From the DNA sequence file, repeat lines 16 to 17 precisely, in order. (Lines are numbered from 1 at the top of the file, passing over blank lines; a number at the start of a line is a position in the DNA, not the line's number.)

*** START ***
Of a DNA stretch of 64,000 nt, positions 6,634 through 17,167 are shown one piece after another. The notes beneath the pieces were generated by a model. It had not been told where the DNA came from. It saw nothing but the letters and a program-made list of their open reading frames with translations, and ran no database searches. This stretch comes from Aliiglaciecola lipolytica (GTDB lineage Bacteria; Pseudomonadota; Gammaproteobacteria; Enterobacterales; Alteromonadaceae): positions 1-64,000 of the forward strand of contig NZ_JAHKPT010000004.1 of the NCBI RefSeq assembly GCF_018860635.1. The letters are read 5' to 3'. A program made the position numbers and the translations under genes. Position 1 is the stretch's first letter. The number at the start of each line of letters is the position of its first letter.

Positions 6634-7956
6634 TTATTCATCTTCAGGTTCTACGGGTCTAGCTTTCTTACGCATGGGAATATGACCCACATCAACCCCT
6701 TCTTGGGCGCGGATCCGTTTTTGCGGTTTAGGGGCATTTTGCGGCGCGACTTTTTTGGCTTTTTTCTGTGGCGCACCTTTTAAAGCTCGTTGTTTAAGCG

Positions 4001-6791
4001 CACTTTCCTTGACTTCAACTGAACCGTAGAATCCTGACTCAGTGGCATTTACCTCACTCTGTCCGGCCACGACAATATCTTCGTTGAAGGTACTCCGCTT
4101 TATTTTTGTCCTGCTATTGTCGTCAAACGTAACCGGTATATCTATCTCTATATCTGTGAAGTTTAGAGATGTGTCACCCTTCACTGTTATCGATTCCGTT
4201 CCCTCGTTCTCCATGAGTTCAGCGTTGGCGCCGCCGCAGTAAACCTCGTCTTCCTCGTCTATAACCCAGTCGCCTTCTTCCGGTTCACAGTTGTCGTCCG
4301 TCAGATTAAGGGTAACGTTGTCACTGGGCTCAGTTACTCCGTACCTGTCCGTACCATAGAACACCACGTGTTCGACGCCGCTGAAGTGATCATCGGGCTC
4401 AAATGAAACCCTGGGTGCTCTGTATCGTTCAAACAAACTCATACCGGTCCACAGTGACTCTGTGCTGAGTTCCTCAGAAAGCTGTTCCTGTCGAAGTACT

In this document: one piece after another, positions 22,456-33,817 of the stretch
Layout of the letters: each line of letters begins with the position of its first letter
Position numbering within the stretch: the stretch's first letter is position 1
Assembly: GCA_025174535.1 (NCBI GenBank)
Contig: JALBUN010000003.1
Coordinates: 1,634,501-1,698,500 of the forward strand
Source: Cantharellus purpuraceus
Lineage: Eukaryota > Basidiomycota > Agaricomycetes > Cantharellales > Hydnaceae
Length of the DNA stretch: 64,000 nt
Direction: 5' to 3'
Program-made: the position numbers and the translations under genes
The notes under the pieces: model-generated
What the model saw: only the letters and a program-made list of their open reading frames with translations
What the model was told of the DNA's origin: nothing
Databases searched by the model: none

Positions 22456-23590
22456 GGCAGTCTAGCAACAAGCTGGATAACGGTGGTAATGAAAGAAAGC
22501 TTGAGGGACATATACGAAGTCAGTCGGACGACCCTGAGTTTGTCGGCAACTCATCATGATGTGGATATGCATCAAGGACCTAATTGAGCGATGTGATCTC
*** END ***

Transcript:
Coordinates: 1,634,501-1,698,500 of the forward strand
Source: Cantharellus purpuraceus